SREE

Attendees of this spring’s Society for Research on Effectiveness (SREE) Conference, held in Washington, DC March 5-7, will have the opportunity to discuss instructional strategies and programs to improve mathematics with Empirical Education’s Chief Scientist Andrew P. Jaciw. The presentation, Assessing Impacts of Math in Focus, a ‘Singapore Math’ Program for American Schools, will take place on Friday, March 6 at 1pm in the Park Hyatt Hotel, Ballroom Level Gallery 3.

ASCD

This year’s 70th annual conference for ASCD will take place in Houston, TX on March 21-23. We invite you to schedule a meeting with CEO Denis Newman while he’s there.

AERA

We will again be presenting at the annual meeting of the American Educational Research Association (AERA). Join the Empirical Education team in Chicago, Illinois from April 16-20, 2015. Our presentations will cover research under the Division H (Research, Evaluation, and Assessment in Schools) Section 2 symposium: Program Evaluation in Schools.

  1. Formative Evaluation on the Process of Scaling Up Reading Apprenticeship Authors: Jenna Lynn Zacamy, Megan Toby, Andrew P. Jaciw, and Denis Newman
  2. The Evaluation of Internet-based Reading Apprenticeship Improving Science Education (iRAISE) Authors: Megan Toby, Jenna Lynn Zacamy, Andrew P. Jaciw, and Denis Newman

We look forward to seeing you at our sessions to discuss our research. As soon as we have the schedule for these presentations, we will post them here. As has become tradition, we plan to host yet another of our popular AERA receptions. Details about the reception will follow in the months to come.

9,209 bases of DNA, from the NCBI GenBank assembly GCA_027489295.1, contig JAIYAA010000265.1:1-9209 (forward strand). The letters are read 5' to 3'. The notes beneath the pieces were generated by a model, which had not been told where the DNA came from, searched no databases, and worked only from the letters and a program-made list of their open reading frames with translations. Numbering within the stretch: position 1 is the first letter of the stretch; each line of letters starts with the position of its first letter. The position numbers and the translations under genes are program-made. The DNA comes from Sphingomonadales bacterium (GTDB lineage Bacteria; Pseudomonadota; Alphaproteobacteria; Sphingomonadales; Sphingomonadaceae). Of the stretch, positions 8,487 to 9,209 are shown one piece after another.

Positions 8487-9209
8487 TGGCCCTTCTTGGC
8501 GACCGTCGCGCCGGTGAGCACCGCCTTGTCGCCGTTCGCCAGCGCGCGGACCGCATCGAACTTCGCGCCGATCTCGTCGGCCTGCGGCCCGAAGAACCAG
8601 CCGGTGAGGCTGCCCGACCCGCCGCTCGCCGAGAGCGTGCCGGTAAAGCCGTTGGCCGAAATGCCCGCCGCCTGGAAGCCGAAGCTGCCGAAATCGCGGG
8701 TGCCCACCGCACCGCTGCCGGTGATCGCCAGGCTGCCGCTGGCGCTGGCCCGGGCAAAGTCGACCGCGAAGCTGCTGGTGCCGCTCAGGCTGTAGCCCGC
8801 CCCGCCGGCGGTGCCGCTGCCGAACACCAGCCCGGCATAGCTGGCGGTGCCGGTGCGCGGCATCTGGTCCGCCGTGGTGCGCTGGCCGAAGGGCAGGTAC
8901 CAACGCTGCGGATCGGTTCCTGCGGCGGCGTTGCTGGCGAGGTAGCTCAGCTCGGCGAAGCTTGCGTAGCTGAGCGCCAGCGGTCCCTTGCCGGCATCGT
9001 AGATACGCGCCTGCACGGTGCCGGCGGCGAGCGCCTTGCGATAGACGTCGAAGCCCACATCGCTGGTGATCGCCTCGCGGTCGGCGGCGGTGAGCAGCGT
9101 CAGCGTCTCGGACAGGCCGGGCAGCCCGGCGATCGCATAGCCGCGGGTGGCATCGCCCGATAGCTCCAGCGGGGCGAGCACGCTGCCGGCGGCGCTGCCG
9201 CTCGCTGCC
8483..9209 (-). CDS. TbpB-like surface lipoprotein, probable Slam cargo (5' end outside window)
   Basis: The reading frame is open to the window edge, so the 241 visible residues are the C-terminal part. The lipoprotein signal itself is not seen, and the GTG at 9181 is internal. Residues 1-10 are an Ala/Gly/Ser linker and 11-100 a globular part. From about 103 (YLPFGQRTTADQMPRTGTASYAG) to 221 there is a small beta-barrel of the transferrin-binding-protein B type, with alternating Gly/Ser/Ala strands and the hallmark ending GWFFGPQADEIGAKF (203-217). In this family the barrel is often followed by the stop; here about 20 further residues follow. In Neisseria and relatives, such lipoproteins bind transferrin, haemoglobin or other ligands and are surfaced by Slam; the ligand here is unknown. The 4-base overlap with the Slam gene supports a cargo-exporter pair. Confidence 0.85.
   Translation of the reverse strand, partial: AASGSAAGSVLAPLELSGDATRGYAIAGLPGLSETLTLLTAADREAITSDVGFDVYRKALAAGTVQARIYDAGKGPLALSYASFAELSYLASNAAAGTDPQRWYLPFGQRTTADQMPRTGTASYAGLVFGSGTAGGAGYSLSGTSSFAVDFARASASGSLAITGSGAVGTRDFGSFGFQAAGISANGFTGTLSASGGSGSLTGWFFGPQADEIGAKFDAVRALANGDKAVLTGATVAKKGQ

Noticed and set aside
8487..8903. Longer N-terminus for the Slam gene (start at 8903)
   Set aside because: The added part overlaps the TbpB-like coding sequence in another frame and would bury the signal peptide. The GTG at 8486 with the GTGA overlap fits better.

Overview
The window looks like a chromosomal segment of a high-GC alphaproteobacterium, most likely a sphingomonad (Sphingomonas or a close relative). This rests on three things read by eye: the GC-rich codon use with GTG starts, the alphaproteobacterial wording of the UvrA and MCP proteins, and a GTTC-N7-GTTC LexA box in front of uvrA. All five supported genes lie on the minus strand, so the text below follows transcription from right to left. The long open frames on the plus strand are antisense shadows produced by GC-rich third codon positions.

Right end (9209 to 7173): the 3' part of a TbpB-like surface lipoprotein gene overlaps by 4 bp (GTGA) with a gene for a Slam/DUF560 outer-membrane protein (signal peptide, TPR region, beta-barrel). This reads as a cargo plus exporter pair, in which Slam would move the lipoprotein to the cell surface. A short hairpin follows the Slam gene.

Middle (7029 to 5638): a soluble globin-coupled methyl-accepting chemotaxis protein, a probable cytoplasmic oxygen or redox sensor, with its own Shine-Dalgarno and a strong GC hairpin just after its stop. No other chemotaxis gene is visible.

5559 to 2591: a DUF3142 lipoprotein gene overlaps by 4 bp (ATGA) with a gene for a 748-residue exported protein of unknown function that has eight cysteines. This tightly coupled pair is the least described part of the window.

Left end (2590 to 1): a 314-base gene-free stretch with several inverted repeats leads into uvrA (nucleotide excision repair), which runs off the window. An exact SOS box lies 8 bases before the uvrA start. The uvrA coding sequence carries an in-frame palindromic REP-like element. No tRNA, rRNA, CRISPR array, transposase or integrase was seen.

2015-02-26

IES Releases New Empirical Education Report on Educator Effectiveness

Our report just released by IES examines the statistical properties of Arizona’s new multiple-measure teacher evaluation model. The study used data from the pilot in 2012-13 to explore the relationships among the system’s component measures (teacher observations, student academic progress, and stakeholder surveys). It also investigated how well the model differentiated between higher and lower performing teachers. Findings suggest that the model’s observation measure may be improved through further evaluator training and calibration, and that a single aggregated composite score may not adequately represent independent aspects of teacher performance.